Incidents result in various punishments to the publication and removal or suspension of responsible personnel, usually the editor-in-chief, the editor on duty, or section editor. In worst-case scenarios, we’ve seen the cancellation of the ISSN (the International Standard Serial Number) and shutdown of the publication. For example, Shenzhen Youth Daily was shut down after publishing an article titled “I agree that Deng Xiaoping retire.” Jiangsu Education TV was shut down after a leaked video showing actress Lulu Gan cursing during the recording of a program, even though the program didn’t air. Suspensions are more commonly seen. In 2006, China Youth Daily’s Freezing Point (冰点周刊 bīngdiǎn zhōukān) was suspended for two months after publishing Professor Yuan Weishi’s article Modernization and History Textbooks, which challenged the historical narrative in CCP-approved school textbooks.

To avoid “factual” mistakes, Chinese media will often tailor their news coverage according to what the leadership wants. For example, on February 23, President Xi gave clear guidelines on how to report on the coronavirus: “Provide in-depth reports on good experiences and practices in coordinating and advancing epidemic prevention and control,” as well as “widely publicize the touching stories of frontline medical workers, PLA demanders, public security officers, grassroots cadres, volunteers…” That significantly influenced how Chinese media are covering the outbreak — possibly to the ongoing detriment of truth.

“Technical” violations include how newspapers and magazines are laid out. Southern Weekly once left one-third of its front page blank — with only two lines of text that functioned as an ad for its own paper — when its exclusive interview with President Barack Obama was censored.

The practice of leaving a blank space has an interesting history. It was originally used by the CCP during the Chinese Civil War when the Nationalist Party censored information from Xinhua Daily, and was called “opening a window.”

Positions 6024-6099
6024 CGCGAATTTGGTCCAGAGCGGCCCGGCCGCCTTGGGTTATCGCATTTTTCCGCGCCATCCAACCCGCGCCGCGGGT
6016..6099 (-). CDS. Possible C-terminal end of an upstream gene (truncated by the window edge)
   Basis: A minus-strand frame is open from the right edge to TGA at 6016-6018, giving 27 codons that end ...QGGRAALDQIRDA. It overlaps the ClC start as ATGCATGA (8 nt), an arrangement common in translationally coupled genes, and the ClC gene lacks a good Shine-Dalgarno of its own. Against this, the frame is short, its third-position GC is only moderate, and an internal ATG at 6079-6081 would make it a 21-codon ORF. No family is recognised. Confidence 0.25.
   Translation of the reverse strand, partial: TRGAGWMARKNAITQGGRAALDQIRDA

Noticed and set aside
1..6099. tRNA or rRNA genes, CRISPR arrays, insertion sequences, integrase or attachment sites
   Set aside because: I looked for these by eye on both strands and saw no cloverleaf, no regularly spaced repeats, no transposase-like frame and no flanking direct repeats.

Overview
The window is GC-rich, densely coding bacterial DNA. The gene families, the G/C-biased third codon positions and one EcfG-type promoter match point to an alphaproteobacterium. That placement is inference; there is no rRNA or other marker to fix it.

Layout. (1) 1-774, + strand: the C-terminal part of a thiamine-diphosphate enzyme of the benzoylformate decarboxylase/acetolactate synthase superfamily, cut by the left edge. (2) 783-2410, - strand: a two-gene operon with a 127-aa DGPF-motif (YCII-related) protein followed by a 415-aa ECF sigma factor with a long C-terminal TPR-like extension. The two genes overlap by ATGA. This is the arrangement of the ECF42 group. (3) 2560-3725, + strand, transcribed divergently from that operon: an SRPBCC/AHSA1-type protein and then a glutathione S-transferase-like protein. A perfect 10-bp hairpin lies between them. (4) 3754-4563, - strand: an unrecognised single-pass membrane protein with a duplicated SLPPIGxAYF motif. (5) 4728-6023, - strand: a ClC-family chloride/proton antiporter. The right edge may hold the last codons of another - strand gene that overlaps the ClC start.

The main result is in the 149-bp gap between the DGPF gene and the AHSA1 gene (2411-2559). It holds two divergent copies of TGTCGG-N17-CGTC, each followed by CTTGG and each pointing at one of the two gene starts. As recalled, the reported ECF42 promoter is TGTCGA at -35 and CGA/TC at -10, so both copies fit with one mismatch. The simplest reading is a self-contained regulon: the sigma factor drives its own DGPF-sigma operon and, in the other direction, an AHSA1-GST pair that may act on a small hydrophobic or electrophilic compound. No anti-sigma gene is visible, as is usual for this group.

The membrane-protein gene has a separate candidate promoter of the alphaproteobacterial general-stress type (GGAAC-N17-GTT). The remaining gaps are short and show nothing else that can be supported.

Funded by the State?

Before 2014, there were local media companies owned by national media outlets such as Xinhua and People’s Daily that were not affiliated with their city or provincial government. As they operated under the auspices of a national organization, they did not need to answer to their local publicity departments. Under this format, these local news outlets were given more leeway to issue critical reporting on local issues without fear of reprimand.

But this is no longer the case. After 2014, these types of outlets, such as Modern Express (现代快报 ), were sold to local media groups, which were regulated by local governing bodies. This shattered previous “outlier” news outlets that spoke “freely” and caused fundamental changes to the media ecosystem in many provinces.

Official publications, such as Xinhua, China National Radio, Qiushi Journal, and provincial and city-level official newspapers and magazines, receive direct funding from the government.

The majority of Chinese media outlets, however, are in a tough fight to stay financially viable. Many receive tax cuts from the local government after achieving certain revenue goals, and many receive government grants for specific projects, such as developing and maintaining a news app or creating an English-language news site. But state support is not enough to keep the lights on. These places have to become something called “market-oriented media,” a movement that started in the early 1990s. Large investors of these media groups include internet enterprises like Alibaba and Tencent.

In the digital age, many news outlets have turned to side businesses, such as delivering goods and booking travel. One paper even ran a driving school. This often causes — as you might suspect — a conflict of interest for editorial staffs. Beijing Times once published 76 articles on its major competitor in the bottle water delivery business, Nongfu Spring.

Who’s Worth Following?

To be a responsible reader in China, you need to pay attention to where the news event is happening (if it’s in Wuhan, you typically can’t trust Wuhan media, because they’re most at risk of being punished), which level of government agency is in direct supervision of regulating the outlets (if it’s a city government, then readers need to seek provincial papers), and how much leeway the news outlet has to speak the truth (though this is harder to discern).

If you have made it this far, here are some outlets I read and find worthwhile, with just enough journalism value to deserve recommending:

Cáixīn 财新

Cáijīng 财经

Beijing News (新京报 xīn jīng bào)

Freezing Point (中国青年报冰点周刊 zhōngguó qīngnián bào bīngdiǎn zhōukān)

I Newsweek (中国新闻周刊 zhōngguó xīnwén zhōukān)

Southern Weekly (南方周末 nánfāng zhōumò)

Southern Metropolis Daily (南方都市报 nánfāng dūshì bào)

People Magazine (人物杂志 rénwù zázhì)

The Paper (澎湃新闻 péngpài xīnwén)

Jiemian (界面新闻 jièmiàn xīnwén)

This story was first published on SupChina and is reproduced here with permission.

Jin Ding is a program manager at the International Women’s Media Foundation, overseeing IWMF’s grants and awards programs. Ding is a co-director of AAJA’s Women and Non-Binary Voices affinity group and a co-founder of Chinese Storytellers, a collective empowering Chinese non-fiction content creators. Prior to joining IWMF, she worked at the Pulitzer Center and NBC Sports.